With nowhere else to go, I drove to the base of a mountain and started climbing. My shoes weren’t made for the steep rocks and I slipped more times than I’d like to admit. There were no other people around; after all it’s the middle of a Tuesday on a hot summer’s day. No one in their right mind would be hiking right now.
I give it up to poetic justice when I reach up to grab hold of the rock and feel a sting in the tip of my fingers. I yank my hand back to see blood trickling down the palm and onto the hot stone below.
“Well sh–” I stop short when a fresh wave of wind ruffles the trees and I hear a small animal jump out of sight in the bushes below. I turn back to the rocks and carefully climb to the edge where I can jump down to the earth and lean against a tree. I reach into my backpack and pull out my water bottle, which is half empty, and take a long gulp. Something brushes against my leg and I jump, only to look down and see a flower waving in the wind.
“Pull yourself together, Acuff,” I whisper, pulling my hand down my face to wipe off the sweat.
I sit down, leaning against the tree, and pluck the flower out of the dirt. Instinctively, I pull the first petal out and say, “He loves me.” I’m about to say “He loves me not” with the next petal before I stop, scoff, and say “He’s obsessed with me.”
Next petal. “He wants me.”
Next petal. “He won’t leave me alone.”
Next petal. “He scares me.”
Next petal. “He worships me.”
Next petal. “I wish he’d kill me.”
I drop the marred flower to the forest floor and shake my head. He can’t find me out here. He won’t find me. He’ll wait for me at my apartment until I go back.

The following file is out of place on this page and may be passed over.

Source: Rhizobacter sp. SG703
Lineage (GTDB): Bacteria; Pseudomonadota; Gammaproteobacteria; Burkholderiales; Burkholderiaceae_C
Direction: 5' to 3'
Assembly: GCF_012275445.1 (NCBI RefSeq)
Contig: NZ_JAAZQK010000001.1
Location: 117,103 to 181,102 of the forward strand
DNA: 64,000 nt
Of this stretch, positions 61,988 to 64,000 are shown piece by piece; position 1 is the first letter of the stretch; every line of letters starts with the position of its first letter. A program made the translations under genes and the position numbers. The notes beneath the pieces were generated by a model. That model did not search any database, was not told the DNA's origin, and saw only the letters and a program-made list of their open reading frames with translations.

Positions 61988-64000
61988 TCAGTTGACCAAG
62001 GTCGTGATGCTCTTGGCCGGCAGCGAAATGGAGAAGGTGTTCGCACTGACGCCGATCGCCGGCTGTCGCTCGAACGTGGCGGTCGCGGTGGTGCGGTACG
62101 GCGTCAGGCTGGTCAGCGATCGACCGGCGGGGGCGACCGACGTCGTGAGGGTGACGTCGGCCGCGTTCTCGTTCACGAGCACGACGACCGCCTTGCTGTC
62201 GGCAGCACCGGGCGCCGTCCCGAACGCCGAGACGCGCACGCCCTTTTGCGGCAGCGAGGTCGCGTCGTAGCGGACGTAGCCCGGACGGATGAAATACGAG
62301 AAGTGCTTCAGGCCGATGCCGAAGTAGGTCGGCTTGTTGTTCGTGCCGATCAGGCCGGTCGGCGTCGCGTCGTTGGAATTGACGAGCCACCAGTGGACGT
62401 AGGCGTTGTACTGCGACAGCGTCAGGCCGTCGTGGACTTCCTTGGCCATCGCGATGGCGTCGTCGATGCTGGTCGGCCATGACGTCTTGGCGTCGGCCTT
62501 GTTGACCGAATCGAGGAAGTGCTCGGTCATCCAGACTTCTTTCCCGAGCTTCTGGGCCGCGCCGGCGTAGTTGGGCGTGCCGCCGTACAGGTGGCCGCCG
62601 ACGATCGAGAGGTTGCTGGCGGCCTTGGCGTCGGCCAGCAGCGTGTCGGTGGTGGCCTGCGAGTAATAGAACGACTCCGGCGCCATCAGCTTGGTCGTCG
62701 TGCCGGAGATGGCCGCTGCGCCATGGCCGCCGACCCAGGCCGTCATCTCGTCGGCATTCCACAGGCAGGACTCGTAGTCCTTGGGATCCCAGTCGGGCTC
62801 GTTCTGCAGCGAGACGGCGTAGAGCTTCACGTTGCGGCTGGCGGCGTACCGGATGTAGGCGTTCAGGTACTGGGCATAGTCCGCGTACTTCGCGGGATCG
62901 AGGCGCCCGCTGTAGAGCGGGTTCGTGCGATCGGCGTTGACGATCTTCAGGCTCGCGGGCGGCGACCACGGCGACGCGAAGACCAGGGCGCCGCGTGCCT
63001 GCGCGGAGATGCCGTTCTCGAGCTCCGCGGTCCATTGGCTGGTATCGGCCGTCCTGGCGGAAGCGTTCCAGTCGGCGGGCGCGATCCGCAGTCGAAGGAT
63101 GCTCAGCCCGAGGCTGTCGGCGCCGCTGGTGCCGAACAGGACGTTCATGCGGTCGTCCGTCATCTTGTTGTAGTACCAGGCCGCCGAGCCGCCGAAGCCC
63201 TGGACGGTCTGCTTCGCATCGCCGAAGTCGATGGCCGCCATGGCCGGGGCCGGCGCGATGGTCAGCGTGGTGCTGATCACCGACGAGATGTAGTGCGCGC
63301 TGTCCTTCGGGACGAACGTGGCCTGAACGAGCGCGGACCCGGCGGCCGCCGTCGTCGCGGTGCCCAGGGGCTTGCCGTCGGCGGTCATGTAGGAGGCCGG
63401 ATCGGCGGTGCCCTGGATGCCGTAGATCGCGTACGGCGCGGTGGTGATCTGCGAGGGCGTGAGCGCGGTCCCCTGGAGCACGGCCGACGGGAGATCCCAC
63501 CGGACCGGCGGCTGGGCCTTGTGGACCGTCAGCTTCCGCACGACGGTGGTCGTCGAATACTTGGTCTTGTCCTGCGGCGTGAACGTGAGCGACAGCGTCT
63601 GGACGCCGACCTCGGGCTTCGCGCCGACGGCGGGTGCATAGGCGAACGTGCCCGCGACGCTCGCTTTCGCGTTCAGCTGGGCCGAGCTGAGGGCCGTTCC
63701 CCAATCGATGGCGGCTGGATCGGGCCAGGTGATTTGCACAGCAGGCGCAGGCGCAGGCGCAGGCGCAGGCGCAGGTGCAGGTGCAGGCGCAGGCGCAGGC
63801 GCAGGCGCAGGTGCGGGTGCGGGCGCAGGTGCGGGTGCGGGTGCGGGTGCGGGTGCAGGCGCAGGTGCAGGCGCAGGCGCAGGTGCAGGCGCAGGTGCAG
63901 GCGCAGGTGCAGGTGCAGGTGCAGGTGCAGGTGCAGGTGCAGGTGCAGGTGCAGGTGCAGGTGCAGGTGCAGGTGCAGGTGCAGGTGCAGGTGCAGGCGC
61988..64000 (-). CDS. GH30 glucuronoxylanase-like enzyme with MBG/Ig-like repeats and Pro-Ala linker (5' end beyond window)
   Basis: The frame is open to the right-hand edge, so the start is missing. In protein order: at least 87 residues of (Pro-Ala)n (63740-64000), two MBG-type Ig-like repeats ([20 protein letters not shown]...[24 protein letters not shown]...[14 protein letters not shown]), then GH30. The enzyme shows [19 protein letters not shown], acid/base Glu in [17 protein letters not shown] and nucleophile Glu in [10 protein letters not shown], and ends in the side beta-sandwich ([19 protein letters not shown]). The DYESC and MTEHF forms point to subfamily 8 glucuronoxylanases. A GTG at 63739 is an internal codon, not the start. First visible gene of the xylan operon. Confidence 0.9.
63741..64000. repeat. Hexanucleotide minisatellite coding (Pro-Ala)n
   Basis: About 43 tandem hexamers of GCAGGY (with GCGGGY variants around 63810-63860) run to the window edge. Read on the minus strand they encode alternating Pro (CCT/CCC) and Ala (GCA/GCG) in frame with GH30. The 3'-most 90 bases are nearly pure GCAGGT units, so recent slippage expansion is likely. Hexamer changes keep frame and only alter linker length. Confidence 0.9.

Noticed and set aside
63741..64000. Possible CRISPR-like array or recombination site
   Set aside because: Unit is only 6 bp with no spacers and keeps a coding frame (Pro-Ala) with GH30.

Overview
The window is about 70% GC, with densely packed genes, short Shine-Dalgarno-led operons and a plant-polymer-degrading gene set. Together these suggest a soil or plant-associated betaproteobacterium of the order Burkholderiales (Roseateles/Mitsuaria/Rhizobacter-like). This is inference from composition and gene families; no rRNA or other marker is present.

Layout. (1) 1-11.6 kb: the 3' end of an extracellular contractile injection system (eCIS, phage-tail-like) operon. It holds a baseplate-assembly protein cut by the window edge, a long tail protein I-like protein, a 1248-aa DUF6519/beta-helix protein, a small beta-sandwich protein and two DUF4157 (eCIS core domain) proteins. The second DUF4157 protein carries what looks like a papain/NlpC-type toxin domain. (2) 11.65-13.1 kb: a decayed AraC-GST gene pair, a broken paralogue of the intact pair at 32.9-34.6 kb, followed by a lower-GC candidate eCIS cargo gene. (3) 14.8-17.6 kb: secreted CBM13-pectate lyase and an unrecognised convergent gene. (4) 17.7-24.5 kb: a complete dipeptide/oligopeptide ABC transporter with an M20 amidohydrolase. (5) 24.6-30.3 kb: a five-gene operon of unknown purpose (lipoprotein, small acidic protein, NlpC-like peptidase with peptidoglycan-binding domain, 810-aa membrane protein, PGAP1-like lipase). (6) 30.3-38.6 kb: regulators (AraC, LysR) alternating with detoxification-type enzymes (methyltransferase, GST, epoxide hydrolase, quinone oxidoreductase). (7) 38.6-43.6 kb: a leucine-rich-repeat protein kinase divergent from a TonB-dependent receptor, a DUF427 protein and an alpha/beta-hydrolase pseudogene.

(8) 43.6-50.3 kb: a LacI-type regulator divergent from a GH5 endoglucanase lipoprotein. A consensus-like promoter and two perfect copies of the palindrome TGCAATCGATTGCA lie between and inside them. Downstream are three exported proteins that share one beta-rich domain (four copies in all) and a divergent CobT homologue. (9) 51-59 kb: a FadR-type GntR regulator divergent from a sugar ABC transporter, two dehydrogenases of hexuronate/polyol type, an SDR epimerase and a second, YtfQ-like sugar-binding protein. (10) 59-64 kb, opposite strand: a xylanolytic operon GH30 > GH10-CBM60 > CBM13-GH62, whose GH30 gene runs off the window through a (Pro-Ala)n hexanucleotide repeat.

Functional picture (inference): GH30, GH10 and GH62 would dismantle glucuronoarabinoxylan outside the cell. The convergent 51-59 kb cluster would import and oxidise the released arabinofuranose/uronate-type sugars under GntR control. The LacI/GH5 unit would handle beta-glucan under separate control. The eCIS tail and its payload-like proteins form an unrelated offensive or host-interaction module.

Another gust of wind pushes my dark hair into my face and I groan, pulling it back into a bun. Feeling as rested as I need to be, I stand up and continue my climb up the mountain. It takes two hours before I reach the top and by the time I do I’m drenched in sweat, gasping for breath, bleeding in two more places, and cursing the damn shoes I decided to wear to work today.
But the view. The view makes it all worth it. Trees, tall, full and green, stretch on for as far as I can see. To the right weaves a large river and near it sits a clearing I’m sure is filled with dear and small forest creatures. The mountains I grew up to love surround me, towering above the city dozens of miles away. I look left when a flock of birds – probably a common grackle – leave the treetops and fly into the air. I grin, my spirit truly calming for the first time all week.
I sit down, staring out at the national park. I imagine the wildlife in its depths, fighting for survival. I picture myself among them, loosing the fight desperately. I stare longingly at the white tips of the mountains where the snow still survives in the high altitude. I strain my ears, imagining that I can hear the rushing of the water in the river.
The sun dips below the mountains in the distance. The shadows casted by the trees grow longer. I’m going to be heading back in the dark. Groaning, I push myself up and head back into the trees.
Someone turns up the volume of the forest playlist as I climb down the mountain. I’m overwhelmed by sounds of wind blowing, crickets chirping, birds singing, and plants rustling. Sweat gathers on the back of my neck again and I hold onto the indents of the rock as I lower myself down. Something bites my fingers again and the rock I place my feet on crumbles.
I shout and pull my hand out of the rock. My foot slips and my left hand isn’t strong enough to hold me against the rocks. My fingers give out and I fall. Wind whistles past my ear and my shoulder hits first, causing pain to pulse overwhelmingly through me. I roll down the rocks, feeling my elbows hit them hard with each turn. I stick out my feet to try and stop and reach out my hands for anything to grab onto to. I blink through the dust but I’m rolling too fast to see anything. Then my head slams into a rock and the world shuts off.